The Art of Flight Part I: Pre-flight

by Travis Gertz

Flying sucks. Now, I appreciate the fact that we can race around the Earth to any location in record time, but that doesn’t change the fact that it’s a massive pain in the ass and generator of stress and tension.

Luckily, we’ve had a chance to hone our flying skills like ninjas in a dojo. I’m going to take the next two posts to share some of our travel secrets. If you have anything to add, please tweet us at @the_qe and if it’s fresh, we’ll add your tidbit to the end of this post for all to see.

So without further adieu, I present part one… Preflight.

Booking That Flight

Uncle Rodney’s been pestering you for months to come see his new Worm Taxidermy Museum in Tuscaloosa. Your first instinct is to find a cheap flight through a booking services like Expedia, Kayak, or Hipmunk. While these are great for narrowing down times and comparing carriers, in our experience, the best deals don’t come from the “deal” sites, but from the airlines themselves. Use services to find the cheapest flights, but head to the website of your preferred airline and check the prices before you book.

There’s a few general rules you can try to follow to get the best deals. The best time to book is about eight weeks in advance, and the cheapest days to fly are generally Wednesday, Tuesday, or Saturdays. If you plan on making a few trips within the next six months or so, you can save a bundle by booking a single multi-destination trip, rather than individual trips. We saved about $1000/person by combining our trips to Costa Rica, Austin, and Mexico into a single multi-city ticket spanning four months, earlier this year.

If you are a frequent traveller, I also recommend getting a TripIt Pro account for $49/yr. It has been an indispensable tool. Features include notifications on changes to your flights, alternative flights, and plane-specific seating hints.

24 Hours Prior

Check-in

Assuming you’ve signed up for TripIt, you should get an alert exactly 24 hours before your flight time informing you to try and check in to your flight. This is the most critical step in having the best flight experience possible. The earlier you can check-in, the better chances of getting the gold seats. Here’s our strategy:

Log into TripIt to see what make and model of plane you’ll be flying on. One of their invaluable features is that they provide optimal seating advice based on the plane you’re flying in. Not surprisingly, the first row and exit rows will almost always get you more leg room and are normally the first choice, but there’s usually a few other lesser known optimal seats in each plane. Some jerky airlines will charge extra for more legroom, it’s up to you to decide if its worth it. We’ll spring for it on longer flights.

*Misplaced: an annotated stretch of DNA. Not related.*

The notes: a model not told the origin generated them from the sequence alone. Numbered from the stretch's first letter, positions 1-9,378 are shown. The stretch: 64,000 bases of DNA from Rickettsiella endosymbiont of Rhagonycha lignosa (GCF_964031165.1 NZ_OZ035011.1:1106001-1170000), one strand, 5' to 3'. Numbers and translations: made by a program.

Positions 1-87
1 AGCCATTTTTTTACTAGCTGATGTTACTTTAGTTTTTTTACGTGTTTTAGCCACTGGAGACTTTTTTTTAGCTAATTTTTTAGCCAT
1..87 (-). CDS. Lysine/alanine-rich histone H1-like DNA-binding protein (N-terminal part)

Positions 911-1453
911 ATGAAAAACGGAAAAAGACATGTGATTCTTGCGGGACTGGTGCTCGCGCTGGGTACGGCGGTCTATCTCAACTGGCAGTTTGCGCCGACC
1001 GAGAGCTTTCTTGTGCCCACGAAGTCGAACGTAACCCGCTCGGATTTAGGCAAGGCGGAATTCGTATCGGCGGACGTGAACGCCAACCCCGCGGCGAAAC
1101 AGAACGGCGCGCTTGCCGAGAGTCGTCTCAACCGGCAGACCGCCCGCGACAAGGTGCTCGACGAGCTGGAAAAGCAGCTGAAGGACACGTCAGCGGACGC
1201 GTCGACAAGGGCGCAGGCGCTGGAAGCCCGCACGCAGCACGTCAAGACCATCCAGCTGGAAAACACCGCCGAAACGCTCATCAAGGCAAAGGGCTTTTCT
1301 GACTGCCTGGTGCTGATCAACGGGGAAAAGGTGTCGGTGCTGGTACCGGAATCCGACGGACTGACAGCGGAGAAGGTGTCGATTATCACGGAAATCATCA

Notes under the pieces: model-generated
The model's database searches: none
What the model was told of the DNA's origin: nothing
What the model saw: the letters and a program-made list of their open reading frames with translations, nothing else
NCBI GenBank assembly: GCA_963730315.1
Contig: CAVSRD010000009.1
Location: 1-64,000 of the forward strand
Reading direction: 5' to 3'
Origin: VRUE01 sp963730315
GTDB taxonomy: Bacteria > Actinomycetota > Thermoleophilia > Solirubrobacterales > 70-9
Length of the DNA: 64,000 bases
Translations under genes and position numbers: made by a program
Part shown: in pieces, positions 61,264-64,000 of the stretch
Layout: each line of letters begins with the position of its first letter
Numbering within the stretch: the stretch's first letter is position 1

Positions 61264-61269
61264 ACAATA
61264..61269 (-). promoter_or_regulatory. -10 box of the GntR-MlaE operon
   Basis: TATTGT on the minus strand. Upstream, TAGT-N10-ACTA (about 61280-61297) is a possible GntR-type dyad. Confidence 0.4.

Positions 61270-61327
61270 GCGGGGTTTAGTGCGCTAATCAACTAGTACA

Legroom is great, but prime elbow room is the key to comfort in the skies. A good little trick if you’re travelling as a couple is, rather than booking two seats together, find an empty row and grab the window seat and the aisle seat. Most flying couples will try to sit together, so unless the flight is completely packed, there’s a good chance that middle seat will stay vacant. You and your partner will be in elbow room heaven. It’s like having you’re own aeronautical love seat. That little gem worked for two of our three flights last week. Worst case scenario, you can trade places with the person in the middle if you and your partner want to sit together. The stranger should be more than happy to give up the middle seat for an aisle or window.

Once your seats are picked, print your tickets or, if you get the option, send them to your mobile device.

Travel Clothing

Before you leave for the airport, you need the right attire. No belts, no jewellery, no accessories, comfortable pants, easy-to-slip-on shoes, and a sweater. Anything that gets in your way will make the security process exponentially more stressful. Think ahead, and plan on being frisked, x-rayed, and corralled like a cow to slaughter.

Whatever you’re bringing, make sure it’s consolidated into as few bags as possible. Prepare for all security checks in your country no matter how stupid they seem. That means those strawberry-flavoured personal lubricants should be in bottles smaller than 100mL tucked away in a ziploc bag. Always have your passport available in an easy-to-access spot on your person.

Pack light, and carry-on your luggage when possible. Just don’t be the jackass trying to cram the overstuffed, 50LB roller bag into carry-on.

Conclusion

A lot of this may seem obvious, but judging by most of the people I get stuck behind in stuffy airports, most of you are terrible at this (well not you, the other people that read this site). Good preparation is the most important factor in a pleasant flying experience. In part two, I’ll tackle the airport and the flight itself.

Back to top.